Pratchett's third book. Some descriptions of this book called it an "absurdist Ringworld, subverting many SF cliches." That's a reasonable short description. This is definitely SF, but you can see him exploring concepts that turned into his "Discworld" series.
[Here's the flap-copy from a hardcover]:
A flat earth? Impossible.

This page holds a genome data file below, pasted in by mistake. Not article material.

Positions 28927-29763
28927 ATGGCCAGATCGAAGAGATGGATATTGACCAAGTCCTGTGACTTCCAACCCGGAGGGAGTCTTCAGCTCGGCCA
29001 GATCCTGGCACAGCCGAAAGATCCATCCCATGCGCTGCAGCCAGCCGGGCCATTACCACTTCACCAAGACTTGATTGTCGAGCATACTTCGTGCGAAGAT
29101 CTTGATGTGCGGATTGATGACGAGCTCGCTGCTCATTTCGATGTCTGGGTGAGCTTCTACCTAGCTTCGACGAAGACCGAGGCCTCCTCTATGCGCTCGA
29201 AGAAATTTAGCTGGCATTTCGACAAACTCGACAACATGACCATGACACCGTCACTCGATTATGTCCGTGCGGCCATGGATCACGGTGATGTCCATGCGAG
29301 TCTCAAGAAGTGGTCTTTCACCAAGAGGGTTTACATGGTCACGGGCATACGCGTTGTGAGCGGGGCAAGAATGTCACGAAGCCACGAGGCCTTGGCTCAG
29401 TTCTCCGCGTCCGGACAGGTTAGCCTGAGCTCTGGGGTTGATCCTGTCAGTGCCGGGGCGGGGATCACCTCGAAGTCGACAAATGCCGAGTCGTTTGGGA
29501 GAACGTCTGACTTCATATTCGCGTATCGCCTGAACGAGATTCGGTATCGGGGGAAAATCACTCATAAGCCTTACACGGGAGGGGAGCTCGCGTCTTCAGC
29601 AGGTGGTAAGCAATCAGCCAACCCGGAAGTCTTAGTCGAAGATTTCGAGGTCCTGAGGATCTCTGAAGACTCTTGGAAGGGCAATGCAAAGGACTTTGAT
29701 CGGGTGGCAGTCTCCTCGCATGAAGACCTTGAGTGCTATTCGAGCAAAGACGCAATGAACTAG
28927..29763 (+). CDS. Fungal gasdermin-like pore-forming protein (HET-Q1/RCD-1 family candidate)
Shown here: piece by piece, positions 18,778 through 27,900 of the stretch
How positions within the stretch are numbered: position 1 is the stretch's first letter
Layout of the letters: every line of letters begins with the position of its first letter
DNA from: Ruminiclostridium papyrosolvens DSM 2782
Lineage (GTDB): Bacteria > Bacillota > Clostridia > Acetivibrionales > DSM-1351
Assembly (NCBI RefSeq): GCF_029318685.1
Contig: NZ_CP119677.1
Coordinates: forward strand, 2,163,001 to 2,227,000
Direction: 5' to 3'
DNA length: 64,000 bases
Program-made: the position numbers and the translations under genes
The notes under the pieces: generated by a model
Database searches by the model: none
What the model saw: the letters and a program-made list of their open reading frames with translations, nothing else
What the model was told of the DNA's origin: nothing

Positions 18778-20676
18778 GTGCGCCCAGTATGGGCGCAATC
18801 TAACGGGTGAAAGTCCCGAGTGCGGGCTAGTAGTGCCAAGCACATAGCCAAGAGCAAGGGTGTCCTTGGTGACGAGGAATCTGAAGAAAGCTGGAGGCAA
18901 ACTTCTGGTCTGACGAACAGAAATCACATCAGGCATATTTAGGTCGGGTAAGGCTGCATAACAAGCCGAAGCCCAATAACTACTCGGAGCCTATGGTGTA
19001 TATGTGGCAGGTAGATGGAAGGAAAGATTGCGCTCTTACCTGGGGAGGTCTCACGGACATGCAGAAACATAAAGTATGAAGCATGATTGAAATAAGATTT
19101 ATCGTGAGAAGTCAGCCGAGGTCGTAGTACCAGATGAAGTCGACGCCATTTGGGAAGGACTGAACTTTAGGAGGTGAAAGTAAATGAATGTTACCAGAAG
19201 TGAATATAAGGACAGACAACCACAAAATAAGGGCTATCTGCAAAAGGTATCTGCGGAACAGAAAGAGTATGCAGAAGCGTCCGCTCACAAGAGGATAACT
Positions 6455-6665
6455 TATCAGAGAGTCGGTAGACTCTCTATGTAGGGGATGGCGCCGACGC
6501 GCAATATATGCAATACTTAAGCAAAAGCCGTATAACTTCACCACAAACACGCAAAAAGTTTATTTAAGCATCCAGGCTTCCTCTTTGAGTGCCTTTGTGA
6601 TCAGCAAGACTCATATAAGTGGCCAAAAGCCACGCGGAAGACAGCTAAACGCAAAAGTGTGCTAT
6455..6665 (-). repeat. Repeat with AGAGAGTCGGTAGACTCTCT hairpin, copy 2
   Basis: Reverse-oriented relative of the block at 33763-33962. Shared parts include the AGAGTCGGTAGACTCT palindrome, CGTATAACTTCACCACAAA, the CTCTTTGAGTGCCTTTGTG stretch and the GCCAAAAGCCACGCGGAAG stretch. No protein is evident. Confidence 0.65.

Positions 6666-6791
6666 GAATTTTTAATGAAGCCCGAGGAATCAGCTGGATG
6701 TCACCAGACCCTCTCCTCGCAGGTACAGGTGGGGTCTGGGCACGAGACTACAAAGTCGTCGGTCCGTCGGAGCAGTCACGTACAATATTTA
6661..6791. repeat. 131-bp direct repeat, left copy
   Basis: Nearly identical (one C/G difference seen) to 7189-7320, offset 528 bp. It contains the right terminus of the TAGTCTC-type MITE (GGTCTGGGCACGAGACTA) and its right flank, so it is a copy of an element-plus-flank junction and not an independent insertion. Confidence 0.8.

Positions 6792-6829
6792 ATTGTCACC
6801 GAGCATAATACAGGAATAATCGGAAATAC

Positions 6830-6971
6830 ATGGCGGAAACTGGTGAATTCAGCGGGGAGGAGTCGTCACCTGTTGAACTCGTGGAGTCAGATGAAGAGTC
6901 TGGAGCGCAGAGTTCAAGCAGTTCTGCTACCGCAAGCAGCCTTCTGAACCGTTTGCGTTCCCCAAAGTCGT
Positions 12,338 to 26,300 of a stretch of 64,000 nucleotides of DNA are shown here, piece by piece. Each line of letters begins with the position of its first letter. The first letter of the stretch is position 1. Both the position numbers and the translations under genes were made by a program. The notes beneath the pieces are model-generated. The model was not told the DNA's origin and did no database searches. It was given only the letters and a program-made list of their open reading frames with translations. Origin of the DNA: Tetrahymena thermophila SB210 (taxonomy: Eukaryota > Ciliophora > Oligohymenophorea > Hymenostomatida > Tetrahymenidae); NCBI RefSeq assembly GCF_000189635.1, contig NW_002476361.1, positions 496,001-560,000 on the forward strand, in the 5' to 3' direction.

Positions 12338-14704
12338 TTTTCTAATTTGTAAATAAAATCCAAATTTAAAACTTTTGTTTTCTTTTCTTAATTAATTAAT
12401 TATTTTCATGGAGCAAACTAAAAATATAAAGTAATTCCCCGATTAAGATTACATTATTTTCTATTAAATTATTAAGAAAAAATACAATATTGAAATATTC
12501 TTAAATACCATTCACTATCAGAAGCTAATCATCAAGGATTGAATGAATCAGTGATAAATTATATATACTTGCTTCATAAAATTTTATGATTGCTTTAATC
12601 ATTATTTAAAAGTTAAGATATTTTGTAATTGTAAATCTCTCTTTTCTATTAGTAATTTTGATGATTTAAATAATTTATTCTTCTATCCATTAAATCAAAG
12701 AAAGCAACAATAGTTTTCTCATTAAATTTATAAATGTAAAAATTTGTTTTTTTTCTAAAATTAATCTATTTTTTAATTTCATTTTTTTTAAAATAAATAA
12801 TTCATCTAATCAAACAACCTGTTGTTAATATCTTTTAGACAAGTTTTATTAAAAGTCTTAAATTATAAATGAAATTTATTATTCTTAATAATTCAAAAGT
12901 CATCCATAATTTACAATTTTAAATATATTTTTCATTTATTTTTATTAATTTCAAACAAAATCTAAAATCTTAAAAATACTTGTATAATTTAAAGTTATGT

Kin Arad is the 2100-year-old supervisor in charge of resurfacing the newly named planet, Kingdom. When she finds Jago Jalo, a man who has a cloak of invisibility and should have died a thousand years ago, in her office, she decides he must have an unusual tale. He has. He knows where such a world is. It is like the medieval Earth... almost. Leiv Eriksson is setting off for the New World but he will never find it. Instead he sails to the edge of the world and its eternal waterfall. It is obvious that this 'earth' has been built by the Great Spindle Kings, makers of universes, inventors of the strata machine and the ultimate in claustrophobes, and Jalo lures the human Kin, the Kung Marco Farfarer and the fifty-six-syllable-named shand better known as Silver, to undertake a voyage of discovery with him: the rewards must be beyond their dreams... or nightmares.